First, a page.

Author Topic: A reminder when staining  (Read 1352 times)

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Offline keithmclean

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A reminder when staining
« on: December 02, 2007, 09:32:00 PM »
Just wanted to remind and warn folks out there who might be staining about the dangers of leaving stain rags or oily rags out. They can catch on fire without any outside source of ignition. I've known this for years and have been careful not to leave rags out after using them. I've never had a rag issue until last week. I was using a pro grade stain on some cabinets and I left a rag on the top of a cabinet. The sun came out from the clouds and in just 15 minutes of that rag sitting there it began smoking. I've never seen anything like it. I didn't think it could happen so fast but with the stain I was using, a Lenmar nitrocellulose, it just took off. If I had gone to lunch and left it like I have many times in the past it could have been a very bad day. I usually lay the rags out flat to dry and in 25 years have never had a problem disposing them that way.
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The klop, klop of water under the bows of a small boat will cure most troubles in this world. -Arthur Ransome

Offline Paul Riccelli PE,NA

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A reminder when staining
« Reply #1 on: December 03, 2007, 09:47:34 AM »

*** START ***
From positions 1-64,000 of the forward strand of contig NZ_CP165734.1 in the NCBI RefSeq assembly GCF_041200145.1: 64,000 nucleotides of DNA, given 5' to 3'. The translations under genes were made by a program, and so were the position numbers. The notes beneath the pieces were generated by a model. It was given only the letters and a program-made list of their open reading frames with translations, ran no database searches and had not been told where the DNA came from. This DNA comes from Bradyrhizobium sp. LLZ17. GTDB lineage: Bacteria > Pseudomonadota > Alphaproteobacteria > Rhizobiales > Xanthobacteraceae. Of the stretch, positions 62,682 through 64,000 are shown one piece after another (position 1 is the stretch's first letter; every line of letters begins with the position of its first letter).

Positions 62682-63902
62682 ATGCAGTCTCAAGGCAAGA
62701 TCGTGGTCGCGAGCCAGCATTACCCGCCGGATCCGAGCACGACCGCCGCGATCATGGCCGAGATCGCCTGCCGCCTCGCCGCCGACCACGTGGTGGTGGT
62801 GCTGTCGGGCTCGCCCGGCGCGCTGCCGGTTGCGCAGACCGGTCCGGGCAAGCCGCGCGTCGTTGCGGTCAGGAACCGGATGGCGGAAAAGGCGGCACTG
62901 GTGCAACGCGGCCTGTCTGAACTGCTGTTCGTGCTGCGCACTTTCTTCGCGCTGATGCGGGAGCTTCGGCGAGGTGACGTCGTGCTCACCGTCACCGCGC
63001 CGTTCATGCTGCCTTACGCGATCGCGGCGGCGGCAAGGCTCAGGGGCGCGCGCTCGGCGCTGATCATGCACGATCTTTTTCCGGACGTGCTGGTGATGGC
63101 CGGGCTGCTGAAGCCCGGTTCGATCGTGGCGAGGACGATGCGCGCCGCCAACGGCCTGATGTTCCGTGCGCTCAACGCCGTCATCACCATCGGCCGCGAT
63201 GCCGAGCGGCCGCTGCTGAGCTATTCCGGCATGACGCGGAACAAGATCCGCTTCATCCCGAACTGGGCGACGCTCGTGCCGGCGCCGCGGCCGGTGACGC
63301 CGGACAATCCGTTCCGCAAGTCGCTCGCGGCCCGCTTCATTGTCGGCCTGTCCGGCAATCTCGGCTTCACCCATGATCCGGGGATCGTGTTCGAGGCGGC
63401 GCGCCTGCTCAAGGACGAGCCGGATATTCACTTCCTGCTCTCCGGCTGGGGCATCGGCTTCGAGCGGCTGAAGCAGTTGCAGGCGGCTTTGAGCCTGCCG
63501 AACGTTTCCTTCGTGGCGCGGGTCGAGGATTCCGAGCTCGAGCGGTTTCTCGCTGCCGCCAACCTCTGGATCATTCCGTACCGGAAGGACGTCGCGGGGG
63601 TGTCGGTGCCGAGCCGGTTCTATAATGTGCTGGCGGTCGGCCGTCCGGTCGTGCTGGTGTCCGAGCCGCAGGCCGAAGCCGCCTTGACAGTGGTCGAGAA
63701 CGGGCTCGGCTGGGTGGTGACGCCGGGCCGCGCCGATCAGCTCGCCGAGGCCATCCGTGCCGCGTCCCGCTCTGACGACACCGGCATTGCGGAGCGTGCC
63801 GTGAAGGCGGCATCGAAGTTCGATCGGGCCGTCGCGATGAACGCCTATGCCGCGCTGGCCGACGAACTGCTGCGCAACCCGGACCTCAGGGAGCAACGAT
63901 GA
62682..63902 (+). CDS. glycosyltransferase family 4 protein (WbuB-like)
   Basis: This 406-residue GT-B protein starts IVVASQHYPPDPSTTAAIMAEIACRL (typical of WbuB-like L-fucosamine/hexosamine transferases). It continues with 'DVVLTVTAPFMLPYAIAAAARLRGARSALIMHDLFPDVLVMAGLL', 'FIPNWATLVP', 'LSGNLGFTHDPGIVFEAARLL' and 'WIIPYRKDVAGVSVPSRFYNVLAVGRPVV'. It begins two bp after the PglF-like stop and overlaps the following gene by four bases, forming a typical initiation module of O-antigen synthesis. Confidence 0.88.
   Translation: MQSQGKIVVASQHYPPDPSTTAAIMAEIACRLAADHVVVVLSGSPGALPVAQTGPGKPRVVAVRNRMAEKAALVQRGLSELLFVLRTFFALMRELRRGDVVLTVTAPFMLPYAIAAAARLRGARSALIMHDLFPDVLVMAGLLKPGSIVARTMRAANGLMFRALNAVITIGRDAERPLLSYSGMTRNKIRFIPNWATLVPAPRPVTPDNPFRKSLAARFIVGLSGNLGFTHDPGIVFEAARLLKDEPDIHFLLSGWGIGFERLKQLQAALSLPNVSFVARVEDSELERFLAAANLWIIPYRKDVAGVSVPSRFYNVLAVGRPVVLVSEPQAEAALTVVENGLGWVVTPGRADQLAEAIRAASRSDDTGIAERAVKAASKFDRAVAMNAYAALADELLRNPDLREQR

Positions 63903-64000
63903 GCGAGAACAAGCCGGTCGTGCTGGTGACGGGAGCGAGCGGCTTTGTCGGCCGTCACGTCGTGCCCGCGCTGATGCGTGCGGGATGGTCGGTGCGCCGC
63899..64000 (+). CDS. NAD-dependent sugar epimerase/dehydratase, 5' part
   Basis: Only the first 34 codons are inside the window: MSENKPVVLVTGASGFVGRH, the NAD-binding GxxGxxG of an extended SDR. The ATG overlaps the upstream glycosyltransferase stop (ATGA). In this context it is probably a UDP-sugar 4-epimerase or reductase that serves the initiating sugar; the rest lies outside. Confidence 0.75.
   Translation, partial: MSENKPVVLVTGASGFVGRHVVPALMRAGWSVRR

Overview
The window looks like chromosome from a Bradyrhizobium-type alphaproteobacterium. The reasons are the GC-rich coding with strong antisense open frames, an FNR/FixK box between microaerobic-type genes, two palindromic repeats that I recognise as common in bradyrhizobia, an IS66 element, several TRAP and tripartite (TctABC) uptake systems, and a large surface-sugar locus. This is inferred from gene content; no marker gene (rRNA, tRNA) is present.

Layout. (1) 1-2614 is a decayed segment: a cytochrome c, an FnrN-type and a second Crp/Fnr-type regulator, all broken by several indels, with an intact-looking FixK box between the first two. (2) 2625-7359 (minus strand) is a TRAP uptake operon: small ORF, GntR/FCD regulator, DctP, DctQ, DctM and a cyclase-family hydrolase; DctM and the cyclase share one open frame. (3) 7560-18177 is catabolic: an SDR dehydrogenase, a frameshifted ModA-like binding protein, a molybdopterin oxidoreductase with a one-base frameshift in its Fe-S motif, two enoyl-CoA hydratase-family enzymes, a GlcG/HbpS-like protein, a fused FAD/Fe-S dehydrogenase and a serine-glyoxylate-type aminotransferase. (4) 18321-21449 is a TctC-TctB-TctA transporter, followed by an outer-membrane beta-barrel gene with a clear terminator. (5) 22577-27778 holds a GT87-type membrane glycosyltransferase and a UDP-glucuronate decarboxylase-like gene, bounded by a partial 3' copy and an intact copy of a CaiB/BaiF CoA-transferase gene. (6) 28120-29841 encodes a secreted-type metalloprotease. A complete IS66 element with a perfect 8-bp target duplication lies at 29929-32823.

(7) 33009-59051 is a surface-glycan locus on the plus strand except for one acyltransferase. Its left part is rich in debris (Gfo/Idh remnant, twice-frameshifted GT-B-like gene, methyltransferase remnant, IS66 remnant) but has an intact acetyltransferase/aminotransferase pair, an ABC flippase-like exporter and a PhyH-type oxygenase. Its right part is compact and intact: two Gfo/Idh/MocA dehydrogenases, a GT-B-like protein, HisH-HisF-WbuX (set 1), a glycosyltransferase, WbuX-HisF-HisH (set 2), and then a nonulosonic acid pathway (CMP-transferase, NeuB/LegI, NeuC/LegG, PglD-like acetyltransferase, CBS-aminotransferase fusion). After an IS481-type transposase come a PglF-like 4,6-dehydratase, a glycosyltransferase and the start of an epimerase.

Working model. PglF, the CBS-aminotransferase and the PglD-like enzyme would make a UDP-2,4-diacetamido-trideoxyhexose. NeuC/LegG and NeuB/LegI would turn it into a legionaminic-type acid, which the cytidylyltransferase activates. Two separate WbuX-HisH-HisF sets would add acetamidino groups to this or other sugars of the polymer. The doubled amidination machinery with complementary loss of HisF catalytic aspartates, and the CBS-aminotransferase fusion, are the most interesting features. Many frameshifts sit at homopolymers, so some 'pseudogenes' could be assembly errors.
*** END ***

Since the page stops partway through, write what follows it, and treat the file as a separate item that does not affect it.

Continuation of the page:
It doesn't happen often, considering the number of rags soaked with various oil based products, lying about in shops around the world, but it does happen. I had a near catastrophe with a similar set of conditions many years ago. Mine actually did catch fire, fortunately it was laying on the extension wind of the table saw and only scorched the paint. I'm reminded of this event each time I place something on the table saw, which is often used as a catch all for tools, rags and assorted items around the shop.

Spontaneous ignition needs air to work. There's only two ways to prevent it from happening. Spread out the rags (even common cooking oil or furniture polish can catch fire) so they can dry and displace any heat build up or keep air from getting to them.

The best way is to store them in a metal container with a metal lid. They have specific "rag containers" designed just for this, or you can use what I do, which is an old style metal diaper bin. My metal diaper bin has a foot peddle operated lid and used to have pretty flowers printed on the outside. I got it at a yard sale for 2 bucks many years ago. I painted it blood red several years ago after getting teased by a buddy about the cute flowers, with "Oily Rags Only" hand lettered on the lid.

If the rags build up heat, the oxygen inside the container is consumed in the process (a chemical reaction between the rag fibers, the oil and the air) so combustion can't take place. Even if it did catch on fire, the metal container would keep the fire well confined, where a quick blast from a fire extinguisher, will remedy the problem in seconds.

It only makes sense not to store the rag container near the pile of saw dust under the table saw or other tool that produces lots of dust.

I'm glad you got lucky Keith. Even dried out rags, if left in a bundle, can still develop this chemical reaction. It needs air to catch. Remove the air or prevent the heat build up by laying each out flat, on something that will not burn.